An exceptionally long ballot in Detroit is causing long lines (or as I like to think of it, reading time). It took 1.5 hours to vote at the Second Avenue Firehouse ... but voters' spirits were high. Lots of laughter, conversation, teasing among neighbors. This seems to be about par: John Gallagher of the Detroit Free Press said on Twitter that it took two hours to vote at his eastside precinct. Poll workers served coffee to those waiting in line outside. (Here's a CJR piece I wrote on some of the proposals crowding up our ballot.)
And I love this. While the wait's a drag, it's inspiring seeing so many people care so much to vote, they'll sit tight -- even though they need to work, or their meter expired, or they have to bring their kids, or whatever. Now that I'm on the other side of the booth, I could look at gorgeous photos online of people voting all day. This is a rare and good thing: to live in a place where our vote matters, and in a time where the vote of most of us is counted. My appreciation for this deepened after spending some time in East Africa, where so many people are simply used to campaigns and elections being a front based on bribery and corruption. (Quite a lot of them are doing extraordinary work to change this.) I remember the sly smile of a Kampala woman named Prossy, who took a bus to Nairobi for our women-and-the-media conference. She was talking about journalism in Uganda, and made just a quiet laughing aside about Yoweri Mouseveni, who had, it seemed, won yet another term for president, extending his reign from 1986 for at least another five years. Who would've guessed! But it is her bemused look that stays with me.
These last few days, I've been thinking in particular about women who fought fiercely for the right to vote, convinced their ideas mattered when everyone told them otherwise. American women couldn't vote until 1920. Canada, 1917. White women in South Africa could vote by 1930, but women of any other color couldn't vote until 1994. It took France until 1944 (in the midst of World War II!) to grant suffrage. Italy, Mexico and Vietnam, 1946. Peru's women joined the civic world in 1955. Afghanistan, 1965. Switzerland held out until 1971, amazingly. Angola, 1975. Saudi Arabian women are promised that they will be able to vote in 2015.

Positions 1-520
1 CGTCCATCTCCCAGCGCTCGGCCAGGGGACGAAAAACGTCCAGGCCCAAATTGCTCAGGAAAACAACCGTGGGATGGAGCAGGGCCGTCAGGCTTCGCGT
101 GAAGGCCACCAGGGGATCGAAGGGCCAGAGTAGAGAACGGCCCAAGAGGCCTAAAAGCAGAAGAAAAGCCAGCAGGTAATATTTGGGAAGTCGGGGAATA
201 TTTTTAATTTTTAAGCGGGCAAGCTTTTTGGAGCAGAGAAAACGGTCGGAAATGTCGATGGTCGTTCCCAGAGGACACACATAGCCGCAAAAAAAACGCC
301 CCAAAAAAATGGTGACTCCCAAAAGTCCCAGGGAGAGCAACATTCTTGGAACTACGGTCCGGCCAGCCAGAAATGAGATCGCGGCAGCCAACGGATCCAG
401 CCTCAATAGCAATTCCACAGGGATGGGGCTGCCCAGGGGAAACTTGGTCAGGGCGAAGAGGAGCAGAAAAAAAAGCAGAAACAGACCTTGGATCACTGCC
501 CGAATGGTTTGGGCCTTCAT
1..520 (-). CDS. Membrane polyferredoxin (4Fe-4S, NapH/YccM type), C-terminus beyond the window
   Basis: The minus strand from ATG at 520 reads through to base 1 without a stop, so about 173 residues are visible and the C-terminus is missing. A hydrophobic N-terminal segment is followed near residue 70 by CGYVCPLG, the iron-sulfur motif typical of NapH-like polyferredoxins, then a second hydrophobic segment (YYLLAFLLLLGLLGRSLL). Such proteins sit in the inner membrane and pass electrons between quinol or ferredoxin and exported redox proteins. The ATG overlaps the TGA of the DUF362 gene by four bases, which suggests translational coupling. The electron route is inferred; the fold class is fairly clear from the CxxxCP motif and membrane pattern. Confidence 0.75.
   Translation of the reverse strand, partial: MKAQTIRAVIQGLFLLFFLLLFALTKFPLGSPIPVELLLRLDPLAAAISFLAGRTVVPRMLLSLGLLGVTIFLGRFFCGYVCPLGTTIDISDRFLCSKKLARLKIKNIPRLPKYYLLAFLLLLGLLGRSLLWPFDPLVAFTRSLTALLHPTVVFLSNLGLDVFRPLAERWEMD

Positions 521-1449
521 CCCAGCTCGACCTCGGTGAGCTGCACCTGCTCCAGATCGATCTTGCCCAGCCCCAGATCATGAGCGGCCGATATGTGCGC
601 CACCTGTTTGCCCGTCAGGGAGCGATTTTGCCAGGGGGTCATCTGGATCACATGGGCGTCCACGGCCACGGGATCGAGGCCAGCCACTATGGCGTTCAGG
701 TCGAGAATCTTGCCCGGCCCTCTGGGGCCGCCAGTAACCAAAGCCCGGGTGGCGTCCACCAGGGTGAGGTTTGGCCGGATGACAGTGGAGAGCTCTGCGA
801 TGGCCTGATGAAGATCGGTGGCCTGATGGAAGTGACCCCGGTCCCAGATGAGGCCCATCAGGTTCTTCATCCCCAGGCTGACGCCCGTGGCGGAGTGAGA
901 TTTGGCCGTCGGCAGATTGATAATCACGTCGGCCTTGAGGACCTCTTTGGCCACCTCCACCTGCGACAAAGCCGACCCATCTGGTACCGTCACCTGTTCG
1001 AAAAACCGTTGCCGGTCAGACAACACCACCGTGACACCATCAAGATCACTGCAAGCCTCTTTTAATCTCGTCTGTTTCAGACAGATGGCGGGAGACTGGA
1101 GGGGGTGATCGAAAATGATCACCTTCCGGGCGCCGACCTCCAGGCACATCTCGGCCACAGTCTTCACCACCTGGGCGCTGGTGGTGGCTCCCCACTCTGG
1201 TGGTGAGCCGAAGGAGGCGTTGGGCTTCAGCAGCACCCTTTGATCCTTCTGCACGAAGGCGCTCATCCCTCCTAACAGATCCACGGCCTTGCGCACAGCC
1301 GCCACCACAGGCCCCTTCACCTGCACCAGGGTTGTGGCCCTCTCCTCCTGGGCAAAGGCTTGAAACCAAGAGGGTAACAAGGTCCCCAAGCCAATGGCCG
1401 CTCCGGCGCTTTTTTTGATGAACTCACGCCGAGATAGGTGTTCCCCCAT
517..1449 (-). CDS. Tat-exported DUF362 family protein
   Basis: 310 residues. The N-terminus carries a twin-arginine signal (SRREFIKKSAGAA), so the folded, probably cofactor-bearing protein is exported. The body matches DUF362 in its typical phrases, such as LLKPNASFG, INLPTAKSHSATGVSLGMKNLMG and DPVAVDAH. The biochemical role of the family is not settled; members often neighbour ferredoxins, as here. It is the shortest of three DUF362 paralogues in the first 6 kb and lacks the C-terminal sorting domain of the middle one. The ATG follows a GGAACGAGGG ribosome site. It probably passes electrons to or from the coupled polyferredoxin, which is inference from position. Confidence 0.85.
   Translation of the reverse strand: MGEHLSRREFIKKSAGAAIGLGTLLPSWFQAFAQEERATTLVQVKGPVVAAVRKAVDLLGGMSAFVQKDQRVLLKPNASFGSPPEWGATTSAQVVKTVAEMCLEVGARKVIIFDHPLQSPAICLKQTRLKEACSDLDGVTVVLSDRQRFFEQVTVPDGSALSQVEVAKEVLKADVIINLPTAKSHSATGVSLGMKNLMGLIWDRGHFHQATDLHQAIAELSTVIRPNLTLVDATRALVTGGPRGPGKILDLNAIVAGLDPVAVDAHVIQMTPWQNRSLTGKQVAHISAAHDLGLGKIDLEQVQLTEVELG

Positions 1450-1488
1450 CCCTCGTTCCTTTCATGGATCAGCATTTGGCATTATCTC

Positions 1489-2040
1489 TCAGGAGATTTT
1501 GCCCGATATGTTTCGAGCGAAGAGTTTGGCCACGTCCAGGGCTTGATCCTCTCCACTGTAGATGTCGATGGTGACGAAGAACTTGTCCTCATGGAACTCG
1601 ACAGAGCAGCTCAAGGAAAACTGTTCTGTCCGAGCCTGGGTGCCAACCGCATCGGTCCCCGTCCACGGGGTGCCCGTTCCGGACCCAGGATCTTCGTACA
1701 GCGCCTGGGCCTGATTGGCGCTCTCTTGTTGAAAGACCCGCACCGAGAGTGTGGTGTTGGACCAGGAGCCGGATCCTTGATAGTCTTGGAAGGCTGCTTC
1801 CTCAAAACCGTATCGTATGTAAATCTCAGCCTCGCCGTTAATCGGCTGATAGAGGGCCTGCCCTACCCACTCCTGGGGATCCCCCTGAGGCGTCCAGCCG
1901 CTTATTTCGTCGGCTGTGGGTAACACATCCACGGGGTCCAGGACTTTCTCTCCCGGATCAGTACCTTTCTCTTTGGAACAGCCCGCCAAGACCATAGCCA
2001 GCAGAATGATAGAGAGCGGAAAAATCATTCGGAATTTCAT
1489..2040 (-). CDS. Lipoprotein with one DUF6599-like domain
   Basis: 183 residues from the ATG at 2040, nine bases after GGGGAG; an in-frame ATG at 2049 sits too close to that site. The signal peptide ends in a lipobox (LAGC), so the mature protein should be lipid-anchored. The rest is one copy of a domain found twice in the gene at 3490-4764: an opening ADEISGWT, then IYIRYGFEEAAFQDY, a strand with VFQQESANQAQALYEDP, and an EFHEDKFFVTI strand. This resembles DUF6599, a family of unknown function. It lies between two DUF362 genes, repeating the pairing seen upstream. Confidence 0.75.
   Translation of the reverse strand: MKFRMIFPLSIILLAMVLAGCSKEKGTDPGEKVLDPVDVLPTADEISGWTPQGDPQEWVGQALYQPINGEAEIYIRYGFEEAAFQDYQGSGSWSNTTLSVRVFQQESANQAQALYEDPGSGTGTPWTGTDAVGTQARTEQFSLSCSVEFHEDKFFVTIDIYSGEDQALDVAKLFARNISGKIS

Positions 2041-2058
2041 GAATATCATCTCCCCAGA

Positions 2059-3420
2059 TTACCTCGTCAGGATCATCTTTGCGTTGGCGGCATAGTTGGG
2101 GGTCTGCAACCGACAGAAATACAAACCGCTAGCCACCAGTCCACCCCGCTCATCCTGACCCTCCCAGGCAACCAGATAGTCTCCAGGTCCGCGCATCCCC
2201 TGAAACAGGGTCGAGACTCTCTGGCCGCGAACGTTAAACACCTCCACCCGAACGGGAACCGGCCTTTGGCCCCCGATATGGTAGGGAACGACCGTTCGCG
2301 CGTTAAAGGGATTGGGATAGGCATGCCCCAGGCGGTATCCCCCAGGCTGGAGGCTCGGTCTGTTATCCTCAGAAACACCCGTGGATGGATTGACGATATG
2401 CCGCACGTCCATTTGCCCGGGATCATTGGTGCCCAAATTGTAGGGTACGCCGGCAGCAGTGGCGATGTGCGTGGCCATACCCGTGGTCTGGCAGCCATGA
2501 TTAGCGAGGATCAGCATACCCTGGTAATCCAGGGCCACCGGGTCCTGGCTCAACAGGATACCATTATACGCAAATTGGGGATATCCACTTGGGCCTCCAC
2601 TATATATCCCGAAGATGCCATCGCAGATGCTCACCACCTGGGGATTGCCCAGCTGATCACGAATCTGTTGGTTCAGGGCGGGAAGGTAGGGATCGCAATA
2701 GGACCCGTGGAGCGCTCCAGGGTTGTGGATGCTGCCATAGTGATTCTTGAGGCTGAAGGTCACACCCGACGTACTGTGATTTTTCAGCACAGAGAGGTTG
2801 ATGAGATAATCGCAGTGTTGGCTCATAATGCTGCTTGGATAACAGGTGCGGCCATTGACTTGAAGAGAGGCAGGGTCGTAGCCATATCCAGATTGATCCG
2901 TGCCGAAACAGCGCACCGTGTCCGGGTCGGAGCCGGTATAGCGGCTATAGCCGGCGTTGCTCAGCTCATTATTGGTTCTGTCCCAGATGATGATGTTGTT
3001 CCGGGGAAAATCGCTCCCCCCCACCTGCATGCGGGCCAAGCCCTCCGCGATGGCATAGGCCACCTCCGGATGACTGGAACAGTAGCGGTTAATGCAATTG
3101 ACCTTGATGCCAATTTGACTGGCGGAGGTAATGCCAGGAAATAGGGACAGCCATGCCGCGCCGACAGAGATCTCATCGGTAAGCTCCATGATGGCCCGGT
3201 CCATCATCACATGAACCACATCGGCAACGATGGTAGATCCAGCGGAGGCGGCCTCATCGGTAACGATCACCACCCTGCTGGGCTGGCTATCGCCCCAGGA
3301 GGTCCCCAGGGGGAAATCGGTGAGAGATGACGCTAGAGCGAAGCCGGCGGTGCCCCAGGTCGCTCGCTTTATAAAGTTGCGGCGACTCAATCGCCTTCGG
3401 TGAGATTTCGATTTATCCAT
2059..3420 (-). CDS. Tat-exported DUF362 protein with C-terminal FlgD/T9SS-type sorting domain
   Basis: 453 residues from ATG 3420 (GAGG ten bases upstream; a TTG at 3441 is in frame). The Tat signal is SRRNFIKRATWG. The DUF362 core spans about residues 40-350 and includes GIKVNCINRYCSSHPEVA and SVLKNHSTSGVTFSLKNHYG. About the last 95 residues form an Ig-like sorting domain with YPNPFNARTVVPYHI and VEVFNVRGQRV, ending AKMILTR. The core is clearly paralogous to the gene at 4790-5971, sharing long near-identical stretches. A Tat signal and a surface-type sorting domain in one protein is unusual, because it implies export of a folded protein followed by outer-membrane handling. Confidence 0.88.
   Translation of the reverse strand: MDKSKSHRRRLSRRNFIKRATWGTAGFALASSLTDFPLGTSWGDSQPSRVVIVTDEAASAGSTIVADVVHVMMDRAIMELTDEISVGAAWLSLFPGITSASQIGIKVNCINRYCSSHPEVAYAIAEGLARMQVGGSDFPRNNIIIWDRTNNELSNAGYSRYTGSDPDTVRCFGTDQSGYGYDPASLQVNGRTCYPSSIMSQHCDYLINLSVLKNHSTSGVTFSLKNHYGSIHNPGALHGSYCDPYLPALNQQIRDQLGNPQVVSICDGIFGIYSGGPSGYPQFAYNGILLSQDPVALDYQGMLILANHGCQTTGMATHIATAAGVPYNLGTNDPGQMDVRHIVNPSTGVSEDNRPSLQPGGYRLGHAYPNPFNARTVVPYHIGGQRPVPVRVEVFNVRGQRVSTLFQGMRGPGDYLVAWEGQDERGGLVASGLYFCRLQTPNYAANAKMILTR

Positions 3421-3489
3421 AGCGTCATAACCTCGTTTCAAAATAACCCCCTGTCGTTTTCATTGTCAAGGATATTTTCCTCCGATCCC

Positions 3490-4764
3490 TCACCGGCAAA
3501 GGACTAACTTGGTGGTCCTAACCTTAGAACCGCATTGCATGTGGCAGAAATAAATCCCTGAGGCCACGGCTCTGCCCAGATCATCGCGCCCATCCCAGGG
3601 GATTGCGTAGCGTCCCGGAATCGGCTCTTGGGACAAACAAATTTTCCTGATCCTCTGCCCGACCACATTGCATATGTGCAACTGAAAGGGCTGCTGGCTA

New Zealand was first: 1893.
In the U.S., it happened piecemeal. Anti-suffragists won the 1915 New York State referendum by a landslide, arguing that women voters would close the saloons. But by the time the nineteenth amendment passed, Wyoming women had been voting for 50 years. In 1869, not long after African Americans were (nominally) granted the constitutional right to vote, Wyoming passed this resolution: "That every woman of the age of twenty-one years, residing in this Territory, may at every election to be holden under the law thereof, cast her vote."
Women started sitting on juries and holding office a year later. Susan B. Anthony called for women to move en masse to Wyoming (a call that went unheeded, I presume; Wyoming ranks ninth in land area, but fiftieth in population). When Wyoming was up for statehood in 1890, despite threats from the federal government, it said it wouldn't become a state without bringing suffrage along with it. In 1924, Wyoming voters elected the first female governor in the nation.
Other Western states followed a similar path: Colorado (men) voted in 1893 to acknowledge women's right to vote. Idaho passed a constitutional suffrage amendment in 1896. But the path to enlightenment was hardly universal, or simple, or easy. It was brutal, in fact, as Jessica Bennett details.
It wasn’t until 1920 that women were granted suffrage, but it was 1917 when members of the National Women’s Party — Alice Paul, Lucy Burns and others — picketed outside the White House, burning copies of Woodrow Wilson’s speeches and demanding the right to vote. What resulted — mass arrests (most for “obstructing traffic”), unlawful imprisonment and bloody beatings — became known as the Night of Terror, though it’s fair to say most among my generation don’t know it.
The Night of Terror took place on Nov. 15, 1917, when the warden at the Workhouse Prison, in Occoquan, Virginia, ordered his guards to teach the suffragists a lesson. For weeks, the women’s only water had come from an open pail. Their food had been infested with worms. But on this night, some 40 prison guards wielding clubs beat the women senseless — grabbing, dragging, choking, kicking and pinching them, according to affidavits recounting the attacks.